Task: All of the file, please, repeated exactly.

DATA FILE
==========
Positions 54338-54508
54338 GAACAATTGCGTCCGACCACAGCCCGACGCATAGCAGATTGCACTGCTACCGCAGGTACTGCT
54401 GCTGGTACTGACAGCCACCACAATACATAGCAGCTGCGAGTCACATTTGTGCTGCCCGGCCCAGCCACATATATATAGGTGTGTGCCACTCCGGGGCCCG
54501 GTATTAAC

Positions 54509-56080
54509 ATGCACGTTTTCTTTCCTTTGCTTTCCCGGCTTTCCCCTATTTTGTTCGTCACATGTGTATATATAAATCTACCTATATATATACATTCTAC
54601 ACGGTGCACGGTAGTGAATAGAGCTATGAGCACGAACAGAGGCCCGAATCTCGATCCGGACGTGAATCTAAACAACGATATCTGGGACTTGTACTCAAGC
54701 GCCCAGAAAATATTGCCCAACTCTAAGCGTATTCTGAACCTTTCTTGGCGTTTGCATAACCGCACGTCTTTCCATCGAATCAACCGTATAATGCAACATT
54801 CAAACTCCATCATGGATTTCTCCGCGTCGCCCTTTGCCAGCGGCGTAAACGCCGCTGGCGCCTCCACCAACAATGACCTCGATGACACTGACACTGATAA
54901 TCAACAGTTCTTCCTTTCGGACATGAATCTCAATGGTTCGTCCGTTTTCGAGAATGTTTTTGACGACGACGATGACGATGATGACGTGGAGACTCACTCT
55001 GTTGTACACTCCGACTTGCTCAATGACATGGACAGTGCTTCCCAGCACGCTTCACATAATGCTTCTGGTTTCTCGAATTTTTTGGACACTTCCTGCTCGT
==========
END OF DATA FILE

Positions 54338-54508
54338 GAACAATTGCGTCCGACCACAGCCCGACGCATAGCAGATTGCACTGCTACCGCAGGTACTGCT
54401 GCTGGTACTGACAGCCACCACAATACATAGCAGCTGCGAGTCACATTTGTGCTGCCCGGCCCAGCCACATATATATAGGTGTGTGCCACTCCGGGGCCCG
54501 GTATTAAC

Positions 54509-56080
54509 ATGCACGTTTTCTTTCCTTTGCTTTCCCGGCTTTCCCCTATTTTGTTCGTCACATGTGTATATATAAATCTACCTATATATATACATTCTAC
54601 ACGGTGCACGGTAGTGAATAGAGCTATGAGCACGAACAGAGGCCCGAATCTCGATCCGGACGTGAATCTAAACAACGATATCTGGGACTTGTACTCAAGC
54701 GCCCAGAAAATATTGCCCAACTCTAAGCGTATTCTGAACCTTTCTTGGCGTTTGCATAACCGCACGTCTTTCCATCGAATCAACCGTATAATGCAACATT
54801 CAAACTCCATCATGGATTTCTCCGCGTCGCCCTTTGCCAGCGGCGTAAACGCCGCTGGCGCCTCCACCAACAATGACCTCGATGACACTGACACTGATAA
54901 TCAACAGTTCTTCCTTTCGGACATGAATCTCAATGGTTCGTCCGTTTTCGAGAATGTTTTTGACGACGACGATGACGATGATGACGTGGAGACTCACTCT
55001 GTTGTACACTCCGACTTGCTCAATGACATGGACAGTGCTTCCCAGCACGCTTCACATAATGCTTCTGGTTTCTCGAATTTTTTGGACACTTCCTGCTCGT